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MSF in Lesotho, 2006
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Lesotho, a small mountain kingdom landlocked by South Africa, has the third highest HIV prevalence in the world. With 28.9 per cent of adults infected, it comes after only Botswana and Swaziland, and is the poorest of the three.
Patients waiting outside one of the 14 health centers in the
MSF arrived in Lesotho in January 2006 with the goal of launching a decentralised approach to HIV/AIDS care and treatment. Whilst HIV/AIDS care is typically only available at major centers in resource-poor countries, here the program would offer access beyond hospitals and urban areas, providing HIV care and antiretroviral therapy (ART) at 14 clinics in Scott Health Service Area (HSA), a rural health district with a population of 220,000.
The team has benefited from the many years of experience MSF has accumulated operating AIDS treatment programs elsewhere, particularly in Khayelitsha and Lusikisiki in nearby South Africa. Key factors were built into the program from the start, such as provision of free HIV/AIDS care and treatment; delegation of tasks to lower levels of health workers; simplification of treatment guidelines; and protocols and empowerment for persons living with HIV/AIDS (PLWHAs).
In less than six months, the MSF team trained more than 100 nurses, village health workers, peer educators, and PLWHAs; enrolled more than 1000 people into HIV care; and initiated ART for nearly 300 people. Mobile medical teams visit each health center on a weekly basis, many in remote, mountainous areas, to provide direct clinical care for patients and offer on-the-spot supervision and training for nurses. Intensive support is also provided in the outpatient department, wards, laboratory, and pharmacy at Scott Hospital.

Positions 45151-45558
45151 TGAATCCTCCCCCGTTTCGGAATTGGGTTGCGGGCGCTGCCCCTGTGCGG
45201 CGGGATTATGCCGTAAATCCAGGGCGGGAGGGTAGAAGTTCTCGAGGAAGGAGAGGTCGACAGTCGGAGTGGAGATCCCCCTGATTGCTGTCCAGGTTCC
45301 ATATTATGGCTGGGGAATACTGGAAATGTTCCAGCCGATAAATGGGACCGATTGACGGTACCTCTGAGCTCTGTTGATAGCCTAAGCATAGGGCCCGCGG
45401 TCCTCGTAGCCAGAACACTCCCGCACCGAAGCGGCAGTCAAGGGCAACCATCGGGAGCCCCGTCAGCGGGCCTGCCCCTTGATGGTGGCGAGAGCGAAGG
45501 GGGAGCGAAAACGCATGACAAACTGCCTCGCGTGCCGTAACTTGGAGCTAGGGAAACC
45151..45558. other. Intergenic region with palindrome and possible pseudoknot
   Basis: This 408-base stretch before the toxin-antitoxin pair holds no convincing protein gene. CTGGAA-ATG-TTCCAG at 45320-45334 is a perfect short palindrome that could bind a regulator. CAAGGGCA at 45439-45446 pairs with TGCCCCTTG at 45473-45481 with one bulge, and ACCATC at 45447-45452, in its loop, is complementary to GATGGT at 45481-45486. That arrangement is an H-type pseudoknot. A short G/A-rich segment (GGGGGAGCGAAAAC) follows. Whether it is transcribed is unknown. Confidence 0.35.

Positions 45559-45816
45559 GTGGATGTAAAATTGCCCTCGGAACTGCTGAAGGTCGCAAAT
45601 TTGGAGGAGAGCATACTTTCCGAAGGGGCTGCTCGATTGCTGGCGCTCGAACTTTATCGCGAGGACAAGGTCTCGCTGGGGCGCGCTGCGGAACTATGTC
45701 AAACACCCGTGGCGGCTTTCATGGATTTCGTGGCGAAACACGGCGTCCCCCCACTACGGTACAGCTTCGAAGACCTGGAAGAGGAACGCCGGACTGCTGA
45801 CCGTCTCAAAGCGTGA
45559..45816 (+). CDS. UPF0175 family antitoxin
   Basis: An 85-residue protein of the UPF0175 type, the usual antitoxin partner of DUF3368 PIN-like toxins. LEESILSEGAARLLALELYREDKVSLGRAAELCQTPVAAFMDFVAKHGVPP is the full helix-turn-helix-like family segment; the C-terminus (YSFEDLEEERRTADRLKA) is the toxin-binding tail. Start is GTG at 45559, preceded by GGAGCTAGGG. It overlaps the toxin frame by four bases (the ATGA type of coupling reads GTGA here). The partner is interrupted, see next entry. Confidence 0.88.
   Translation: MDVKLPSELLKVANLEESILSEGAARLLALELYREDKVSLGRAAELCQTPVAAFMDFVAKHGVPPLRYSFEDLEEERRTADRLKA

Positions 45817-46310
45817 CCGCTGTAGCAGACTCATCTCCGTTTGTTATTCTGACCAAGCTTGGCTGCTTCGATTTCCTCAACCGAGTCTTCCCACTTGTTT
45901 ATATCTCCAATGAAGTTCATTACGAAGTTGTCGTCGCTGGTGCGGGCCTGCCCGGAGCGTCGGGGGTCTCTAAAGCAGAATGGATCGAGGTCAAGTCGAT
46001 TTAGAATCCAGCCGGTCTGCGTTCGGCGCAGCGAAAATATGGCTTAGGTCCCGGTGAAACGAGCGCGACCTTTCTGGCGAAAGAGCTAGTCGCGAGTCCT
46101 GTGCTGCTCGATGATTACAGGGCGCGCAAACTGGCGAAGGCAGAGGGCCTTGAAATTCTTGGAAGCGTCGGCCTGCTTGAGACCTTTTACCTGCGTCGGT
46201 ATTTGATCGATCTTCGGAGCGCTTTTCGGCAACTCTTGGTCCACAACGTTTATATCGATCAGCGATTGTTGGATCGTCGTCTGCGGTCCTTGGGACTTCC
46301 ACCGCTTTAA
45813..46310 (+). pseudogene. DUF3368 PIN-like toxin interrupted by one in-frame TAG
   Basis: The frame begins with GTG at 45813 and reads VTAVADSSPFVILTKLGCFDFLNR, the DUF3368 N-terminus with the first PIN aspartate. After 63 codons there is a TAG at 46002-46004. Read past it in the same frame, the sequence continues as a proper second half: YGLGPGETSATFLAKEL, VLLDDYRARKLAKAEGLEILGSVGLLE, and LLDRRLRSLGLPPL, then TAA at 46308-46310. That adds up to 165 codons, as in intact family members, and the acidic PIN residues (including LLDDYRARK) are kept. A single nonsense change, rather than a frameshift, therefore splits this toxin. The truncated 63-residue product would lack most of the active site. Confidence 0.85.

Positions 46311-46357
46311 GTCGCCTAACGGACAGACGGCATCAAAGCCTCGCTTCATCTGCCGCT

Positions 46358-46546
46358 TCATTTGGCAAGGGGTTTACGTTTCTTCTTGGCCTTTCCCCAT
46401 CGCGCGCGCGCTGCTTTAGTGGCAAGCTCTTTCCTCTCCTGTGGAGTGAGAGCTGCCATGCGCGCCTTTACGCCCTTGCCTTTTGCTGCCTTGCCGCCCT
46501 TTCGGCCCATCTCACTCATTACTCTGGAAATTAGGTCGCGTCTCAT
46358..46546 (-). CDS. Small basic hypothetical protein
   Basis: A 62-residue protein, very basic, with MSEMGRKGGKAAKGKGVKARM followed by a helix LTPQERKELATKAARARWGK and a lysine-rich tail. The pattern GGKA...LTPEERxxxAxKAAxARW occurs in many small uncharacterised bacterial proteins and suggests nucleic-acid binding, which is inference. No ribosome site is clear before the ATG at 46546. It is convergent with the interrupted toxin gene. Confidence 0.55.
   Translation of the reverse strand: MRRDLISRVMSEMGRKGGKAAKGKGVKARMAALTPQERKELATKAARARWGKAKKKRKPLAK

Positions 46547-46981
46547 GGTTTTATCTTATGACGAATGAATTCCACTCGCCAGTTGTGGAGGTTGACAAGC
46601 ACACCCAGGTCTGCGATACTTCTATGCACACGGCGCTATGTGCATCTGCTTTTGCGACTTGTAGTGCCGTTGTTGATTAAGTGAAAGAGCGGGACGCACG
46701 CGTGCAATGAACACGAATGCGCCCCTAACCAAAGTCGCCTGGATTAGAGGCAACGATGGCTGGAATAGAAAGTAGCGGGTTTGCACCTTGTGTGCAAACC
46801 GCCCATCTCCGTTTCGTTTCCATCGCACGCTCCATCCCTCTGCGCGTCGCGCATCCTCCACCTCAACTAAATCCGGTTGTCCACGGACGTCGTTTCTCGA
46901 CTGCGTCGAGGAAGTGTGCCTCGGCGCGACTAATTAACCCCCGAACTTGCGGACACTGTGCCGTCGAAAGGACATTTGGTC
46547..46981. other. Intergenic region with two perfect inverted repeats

Essential to the project has been the development of strong partnerships with the health staff and management and PLWHAs in Scott HSA (one of the many health districts managed by the Christian Health Association of Lesotho), as well as the Ministry of Health and Social Welfare, which provides all antiretrovirals for the program through a grant from the Global Fund. Through these partnerships, MSF aims to reduce AIDS-related deaths whilst strengthening the capacity of health workers and communities to cope over the long term with Lesotho’s truly overwhelming HIV/AIDS emergency.
MSF began working in Lesotho in 2006.